Binding Assays with Labeled Cytokines

The binding of RANTES and stromal-derived factor (SDF)-1α to unstimulated and TNFα-stimulated BM MSCs was measured with the Fluorokine kit (R&D Systems). Cells were incubated with a biotinylated rhRANTES or rhSDF-1α at 4°C for 60 minutes. Stained cells were pretreated with purified mouse Ig (10 μg per 106 cells) for 15 minutes at room temperature to block Fc-mediated interactions. Cells were then incubated (without washing) with avidin-fluorescein isothiocyanate reagent for 30 minutes. All samples were labeled with 7-AAD before analysis with a FACSCalibur (Becton Dickinson) flow cytometer. In parallel experiments, for specificity testing, polyclonal goat IgG anti-human RANTES or SDF-1α Ab was mixed with biotinylated rhRANTES or rhSDF-1 and incubated for 15 minutes at room temperature. As negative binding control, an identical sample of cells was stained with a biotinylated soybean trypsin inhibitor, a membrane-binding molecule irrelevant for animal cells. The KG1a cell line, obtained from a patient with acute myeloblastic leukemia, was used as positive control.

Western Blotting

Unstimulated and TNFα-stimulated BM MCS confluent layers were detached in PBS-EDTA (1 mM) and then lysed with lysing buffer (Sigma-Aldrich). Protein concentration was measured using the Bradford protein assay reagent. Proteins were denatured by boiling for 3 minutes in the presence of β-mercaptoethanol. Proteins were then separated in 12% (wt/vol) SDS-polyacrylamide gel. Fifteen micrograms of proteins was loaded per lane. After separation, proteins were electrophoretically transferred onto polyvinylidene difluoride membrane. Nonspecific binding was blocked by incubation with 5% (wt/vol) dried milk in TTBS buffer (10 mM Tris/HCl [pH 8.3], 0.05% Tween-20, and 150 mM NaCl) for 60 minutes at room temperature. Membranes were then incubated with the following primary antibodies: rabbit anti-human polyclonal Abs directed against CCR1 and CCR2 and mouse anti-human McAb directed against CCR4. All Abs were purchased from Santa Cruz Biotechnology Inc. (Santa Cruz, CA, http://www.scbt.com) or from R&D Systems. Secondary antibodies were mouse or rabbit anti-mouse IgG conjugated to horseradish peroxidase (Bio-Rad, Hercules, CA, http://www.bio-rad.com). Revelation by chemiluminescence was performed with the ECLplus Western blotting detection kit (Amersham Biosciences, Saclay-Orsay, France, http://www.amersham.com), and acquisition was performed with Chemi-Smart 2000 using Chemocapt software (Vilber Lourmat, Marne-la-Vallée, France, http://www.vilber.com). A lysate of total white blood cells was used as positive control.

TaqMan Real-Time Reverse Transcriptase-Polymerase Chain Reaction

P2 confluent layers of unstimulated and stimulated BM MSCs were lysed directly in the culture dishes, and total RNA was isolated using the RNeasy kit (Qiagen, Chatsworth, CA, http://www1.qiagen.com). TaqMan low density arrays (TLDAs) (Micro Fluidic Cards; Applied BioSystems, Foster City, CA, http://www.appliedbiosystems.com) were used in a two-step reverse transcription (RT)-PCR process. First-strand cDNA was synthesized from 3 μg of total RNA using the High-Capacity cDNA Archive Kit (Applied Biosystems). PCRs were then carried out in Micro Fluidic Cards using the ABI PRISM 7900HT Sequence Detection System (Applied Biosystems). We studied 44 genes related to cell migration, including 22 chemokine, 12 cytokine, and 10 protease and inhibitor genes. The probes were labeled with the fluorescent reporter dye 6-carboxyfluorescein (FAM; Applera Corp., Norwalk, CT, http://www.applera.com) on the 5′-end and with nonfluorescent quencher on the 3′-end. cDNA (100 ng) combined with 1× TaqMan Universal Master Mix (Applied Biosystems) was loaded into each well. Micro Fluidic Cards were thermal cycled at 50°C for 2 minutes and 94.5°C for 10 minutes, followed by 40 cycles at 97°C for 30 seconds and 59.7°C for 1 minute. Data were collected with instrument spectral compensations by the Applied Biosystems SDS 2.2.1 software and analyzed using the threshold cycle (CT) relative quantification method. The glyceraldehyde-3-phosphate dehydrogenase (GAPDH) reference gene was used for normalizing the data. The 2−Δ·CT that corresponds to the ratio of each gene expression to GAPDH expression was calculated. The data presented are mean ± SEM from three independent experiments.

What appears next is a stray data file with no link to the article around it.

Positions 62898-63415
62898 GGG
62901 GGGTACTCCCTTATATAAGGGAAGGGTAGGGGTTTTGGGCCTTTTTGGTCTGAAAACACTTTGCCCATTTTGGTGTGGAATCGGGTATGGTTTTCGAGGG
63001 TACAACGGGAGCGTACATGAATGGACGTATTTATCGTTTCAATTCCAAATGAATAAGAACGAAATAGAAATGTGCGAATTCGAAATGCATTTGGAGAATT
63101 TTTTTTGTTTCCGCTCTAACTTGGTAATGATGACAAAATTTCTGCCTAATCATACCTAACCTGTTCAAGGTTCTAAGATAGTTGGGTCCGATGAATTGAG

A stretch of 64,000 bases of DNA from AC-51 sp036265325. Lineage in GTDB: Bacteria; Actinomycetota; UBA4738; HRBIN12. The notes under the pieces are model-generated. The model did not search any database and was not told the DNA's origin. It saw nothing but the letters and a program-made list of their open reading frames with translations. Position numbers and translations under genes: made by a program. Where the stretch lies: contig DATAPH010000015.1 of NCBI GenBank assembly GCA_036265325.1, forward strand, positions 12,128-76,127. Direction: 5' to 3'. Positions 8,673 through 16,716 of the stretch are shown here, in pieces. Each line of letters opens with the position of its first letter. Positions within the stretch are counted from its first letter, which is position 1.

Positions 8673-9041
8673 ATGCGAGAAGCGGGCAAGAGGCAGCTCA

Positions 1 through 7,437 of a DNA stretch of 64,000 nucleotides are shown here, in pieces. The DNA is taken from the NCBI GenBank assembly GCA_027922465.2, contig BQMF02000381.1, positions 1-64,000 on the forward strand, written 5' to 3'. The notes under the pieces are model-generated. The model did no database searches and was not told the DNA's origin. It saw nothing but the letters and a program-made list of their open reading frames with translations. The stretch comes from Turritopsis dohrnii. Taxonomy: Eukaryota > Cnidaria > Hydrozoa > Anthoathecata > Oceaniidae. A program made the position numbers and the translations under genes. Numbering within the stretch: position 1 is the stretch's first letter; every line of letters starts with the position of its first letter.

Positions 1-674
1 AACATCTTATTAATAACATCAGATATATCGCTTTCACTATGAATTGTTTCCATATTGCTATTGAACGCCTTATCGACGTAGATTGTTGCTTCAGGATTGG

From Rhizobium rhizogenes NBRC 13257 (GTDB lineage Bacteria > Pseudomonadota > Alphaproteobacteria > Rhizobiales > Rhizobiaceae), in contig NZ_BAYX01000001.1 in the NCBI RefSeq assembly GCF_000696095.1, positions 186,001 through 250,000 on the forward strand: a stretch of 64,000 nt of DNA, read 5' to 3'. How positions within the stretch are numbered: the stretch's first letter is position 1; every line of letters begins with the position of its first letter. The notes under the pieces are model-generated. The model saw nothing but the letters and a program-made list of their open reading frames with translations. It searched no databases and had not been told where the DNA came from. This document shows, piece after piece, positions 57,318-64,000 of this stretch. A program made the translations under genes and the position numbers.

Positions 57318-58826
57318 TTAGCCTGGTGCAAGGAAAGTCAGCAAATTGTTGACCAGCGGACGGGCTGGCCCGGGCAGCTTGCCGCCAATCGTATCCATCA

Statistics

Statistical differences between two groups were evaluated by the nonparametric Mann-Whitney U test for independent values and by the Wilcoxon t test for paired values (using StatView software; SAS Institute Inc., Cary, NC, http://www.statview.com). Differences were considered significant when the p value was <.05.

Results

  1. Top of page
  2. Abstract
  3. Introduction
  4. Materials and Methods
  5. Results
  6. Discussion
  7. Disclosures of Potential Conflicts of Interest
  8. Acknowledgements
  9. References

Before performing specific studies, we verified that culture-amplified cells were negative for CD34, CD45, and CD14 surface markers and positive for CD73, CD90, and CD106 and gave rise to adipocytes, osteoblasts, and chondrocytes when placed in adequate differentiating conditions to show their multipotentiality (data not shown).

Growth Factors Are More Potent Chemotactic Agents Than Chemokines for Unstimulated BM MSCs